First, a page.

The Moss Flora of Central America
The Moss Flora of Central America attempts to treat all of the mosses known or reported from the region in the families Encalyptaceae through Orthotrichaceae. Also treated are two genera previously included in this group of mosses but now placed in the Dicranaceae. The flora is specimen‑based, and wherever possible type specimens have been examined. Type information is given for all species. The format used in Part 1 of The Moss Flora of Central America (Allen 1994) cited minimum type information, in this volume I have tried to exactly repeated the type information given in the original protologues. Not all type material has been examined. Examination of type material is indicated within the text by the citation of an Index Herbariorum, Ed. 8 acronym at the end of the type information.
As much as possible the generic keys and descriptions refer to the genera as a whole not just to the species found in Central America. To facilitate use, the genera are arranged alphabetically within the families and the species alphabetically within genera.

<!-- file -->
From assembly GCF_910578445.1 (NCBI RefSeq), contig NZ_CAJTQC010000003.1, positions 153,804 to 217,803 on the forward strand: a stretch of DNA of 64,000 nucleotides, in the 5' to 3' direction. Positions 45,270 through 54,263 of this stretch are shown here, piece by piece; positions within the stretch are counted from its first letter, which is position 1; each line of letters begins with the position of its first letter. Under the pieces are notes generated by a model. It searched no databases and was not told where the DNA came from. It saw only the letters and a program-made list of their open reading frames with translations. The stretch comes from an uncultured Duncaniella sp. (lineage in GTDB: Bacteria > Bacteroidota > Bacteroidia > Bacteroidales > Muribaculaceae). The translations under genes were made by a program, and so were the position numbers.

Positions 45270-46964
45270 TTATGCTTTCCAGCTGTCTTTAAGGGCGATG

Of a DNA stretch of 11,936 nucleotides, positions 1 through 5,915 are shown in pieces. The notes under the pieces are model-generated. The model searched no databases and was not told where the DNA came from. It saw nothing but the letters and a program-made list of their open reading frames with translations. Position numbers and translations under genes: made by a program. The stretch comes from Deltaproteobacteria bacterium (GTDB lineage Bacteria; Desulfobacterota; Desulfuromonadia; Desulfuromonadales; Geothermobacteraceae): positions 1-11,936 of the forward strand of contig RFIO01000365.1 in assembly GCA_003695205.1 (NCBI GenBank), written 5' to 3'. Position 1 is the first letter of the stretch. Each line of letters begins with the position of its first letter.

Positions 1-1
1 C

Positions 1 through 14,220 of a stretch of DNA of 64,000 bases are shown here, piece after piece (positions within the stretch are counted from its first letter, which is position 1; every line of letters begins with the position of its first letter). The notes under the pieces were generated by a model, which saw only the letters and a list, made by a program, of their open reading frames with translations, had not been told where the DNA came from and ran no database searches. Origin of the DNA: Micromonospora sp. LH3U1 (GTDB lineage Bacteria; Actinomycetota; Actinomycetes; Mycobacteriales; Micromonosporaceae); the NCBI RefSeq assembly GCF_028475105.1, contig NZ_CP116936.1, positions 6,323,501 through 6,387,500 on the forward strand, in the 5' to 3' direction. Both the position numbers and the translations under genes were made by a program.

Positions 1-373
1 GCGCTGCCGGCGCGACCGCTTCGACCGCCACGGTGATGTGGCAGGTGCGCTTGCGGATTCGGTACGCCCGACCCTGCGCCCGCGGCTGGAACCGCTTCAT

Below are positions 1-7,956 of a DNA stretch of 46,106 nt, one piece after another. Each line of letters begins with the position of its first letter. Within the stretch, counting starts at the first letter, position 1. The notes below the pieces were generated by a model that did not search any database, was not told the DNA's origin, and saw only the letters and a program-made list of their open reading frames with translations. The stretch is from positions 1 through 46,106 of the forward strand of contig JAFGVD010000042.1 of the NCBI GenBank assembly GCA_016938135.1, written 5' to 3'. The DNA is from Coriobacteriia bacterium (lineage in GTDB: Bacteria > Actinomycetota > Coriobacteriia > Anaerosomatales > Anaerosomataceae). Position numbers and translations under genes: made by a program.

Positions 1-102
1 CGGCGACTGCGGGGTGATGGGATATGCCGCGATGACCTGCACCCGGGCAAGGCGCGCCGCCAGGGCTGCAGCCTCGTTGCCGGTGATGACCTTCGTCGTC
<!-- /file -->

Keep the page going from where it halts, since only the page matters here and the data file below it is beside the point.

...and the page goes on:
Generic and species descriptions as well as discussions in Part 2 are generally longer than those given in Part 1 of the flora. Each species in Part 2 is fully illustrated, and a list of previously published illustrations for each species is given. Short, concise habitat notes based on my field experience with the species or taken from specimen labels follow the citation of illustrations. The Central American distribution of all species is determined by the examination of specimens. All species for which a specimen cannot be located are placed in a "Species Excluded" section. The distribution of species within each country is documented by the citation of one specimen from each political unit, department or province, in which the species occurs. An indication of the world range of each species, based on an examination of specimens or extracted from reliable literature reports, is given. With two exceptions, the system put forward by the World Geographical Scheme for Recording Plant Distributions (Hollis & Brummitt, 1992), at the continental and regional levels, is used for world ranges. Within the citations only the regional groups are named, and they are arranged into continental groups that are set off from each other by semicolons. Here all of Mexico and Central America, as defined above, are treated as continental regions, set off by semicolons. Hollis and Brummitt divide Mexico between their Northern and Southern American continents and treat Central America as part of Southern America.